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Upper School Science

Built around experimentation and discovery, our science courses are dedicated to helping our students become socially engaged and scientifically literate citizens.

Hands-On Inquiry

Our science program is inquiry-based, encouraging lively discussions and observational studies. Students learn through hands-on projects, fieldwork, laboratory research, and experiments, challenging what they know and expanding their awareness and knowledge about the world around them. As they learn the role of science in the larger local and global community, they become prepared, socially engaged, and scientifically literate citizens.

Accordion

For ninth-graders, this laboratory course is a comprehensive introduction to the study of biology.

In this course, students may:

  • Study cell inheritance, the history of life, microbiology, plant and animal diversity, ecology, and human structure and function
  • Participate in a variety of labs, interactive activities, and projects

This laboratory course challenges students with its rigorous conceptual level. Molecular biology is the central theme that incorporates a focus on perspectives from the sub-disciplines of genetics, cell biology, systematics, ecology and evolution.

In this course, students may:

  • Study computer-based data acquisition and analysis technologies
  • Complete special projects and readings emphasizing the relationship between ethics, public policy, and biological issues

This laboratory course for sophomores covers basic mathematical principles used in the physical sciences with an emphasis on their applications in modern atomic theory, chemical composition, chemical reactions, and the behavior of gases.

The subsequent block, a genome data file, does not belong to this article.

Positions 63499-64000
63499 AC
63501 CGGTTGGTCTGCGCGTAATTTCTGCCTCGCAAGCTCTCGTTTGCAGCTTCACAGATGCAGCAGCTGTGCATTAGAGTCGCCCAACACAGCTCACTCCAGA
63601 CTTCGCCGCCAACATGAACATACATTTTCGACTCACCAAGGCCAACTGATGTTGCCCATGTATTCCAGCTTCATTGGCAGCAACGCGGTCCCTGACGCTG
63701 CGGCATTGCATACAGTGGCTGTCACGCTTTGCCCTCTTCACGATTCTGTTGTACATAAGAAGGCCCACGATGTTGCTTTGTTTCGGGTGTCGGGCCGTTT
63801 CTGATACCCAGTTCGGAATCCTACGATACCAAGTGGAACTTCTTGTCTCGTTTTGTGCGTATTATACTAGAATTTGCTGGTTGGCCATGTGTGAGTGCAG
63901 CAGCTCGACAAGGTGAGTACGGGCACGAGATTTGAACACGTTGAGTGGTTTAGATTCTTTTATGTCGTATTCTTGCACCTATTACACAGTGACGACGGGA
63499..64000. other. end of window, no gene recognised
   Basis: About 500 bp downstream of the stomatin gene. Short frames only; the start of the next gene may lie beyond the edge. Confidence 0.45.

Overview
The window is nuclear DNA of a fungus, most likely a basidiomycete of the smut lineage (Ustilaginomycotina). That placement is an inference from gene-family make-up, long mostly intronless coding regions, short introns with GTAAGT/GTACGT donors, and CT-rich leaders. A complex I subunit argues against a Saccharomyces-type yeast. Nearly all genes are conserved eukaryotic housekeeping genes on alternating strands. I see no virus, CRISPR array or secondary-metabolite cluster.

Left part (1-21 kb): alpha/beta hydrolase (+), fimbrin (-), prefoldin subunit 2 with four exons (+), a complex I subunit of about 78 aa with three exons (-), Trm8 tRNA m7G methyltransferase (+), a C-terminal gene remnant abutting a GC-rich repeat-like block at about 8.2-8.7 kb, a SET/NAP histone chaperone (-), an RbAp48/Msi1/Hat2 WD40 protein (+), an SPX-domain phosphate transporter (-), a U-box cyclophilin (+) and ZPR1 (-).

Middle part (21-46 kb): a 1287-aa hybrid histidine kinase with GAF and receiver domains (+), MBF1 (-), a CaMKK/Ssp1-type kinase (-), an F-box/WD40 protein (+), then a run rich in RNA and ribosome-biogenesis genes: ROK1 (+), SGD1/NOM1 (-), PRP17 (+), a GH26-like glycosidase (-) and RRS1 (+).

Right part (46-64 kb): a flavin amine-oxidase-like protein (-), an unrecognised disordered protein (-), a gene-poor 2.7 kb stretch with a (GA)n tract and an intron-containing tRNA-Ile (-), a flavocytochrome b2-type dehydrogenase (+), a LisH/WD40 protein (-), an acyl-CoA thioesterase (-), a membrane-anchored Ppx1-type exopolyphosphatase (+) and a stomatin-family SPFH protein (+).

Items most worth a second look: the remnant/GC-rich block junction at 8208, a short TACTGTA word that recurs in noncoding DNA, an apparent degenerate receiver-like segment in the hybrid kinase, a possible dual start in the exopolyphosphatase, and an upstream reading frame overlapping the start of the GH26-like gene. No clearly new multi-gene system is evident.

In this course, students may:

  • Acquire skills with common laboratory techniques, including computer-based data acquisition, analysis, and report writing
  • Participate in inquiry-based learning

This mathematically rigorous course covers all the major chemical concepts.

In this course, students may:

  • Participate in laboratory work that emphasizes quantitative techniques and rely heavily on calculator- and computer-based technology
  • Challenge their problem-solving and critical thinking skills

For 11th- and 12th-graders, this course provides an introduction of the major topics of physics with an emphasis on the application of concepts involved.

In this course, students may:

  • Study a range of topics, including simple vibrations, light, sound, and electricity
  • Complete hands-on activities, competitions, and lab experiences 

A detailed study of dynamics, kinematics, sound waves, light waves, optics and optical phenomena, electricity and magnetism, this course uses mathematics to build familiarity with the concepts involved. This is a laboratory course.

Designed for 11th- and 12th-graders who would like to study the human body more thoroughly, this college-level course includes both lecture and laboratory experiences. Students learn a vast amount of technical vocabulary while also participating in dissections and other experiments.

In this course, students may:

  • Delve into systems of the body with special attention given to medically related problems
  • Participate in field trips, lab practicals, and dissections

This course is designed as a college-level introductory course, with emphasis on four major themes of biology—cellular and molecular processes, genetics, ecology, and evolution. 

In this course, students may: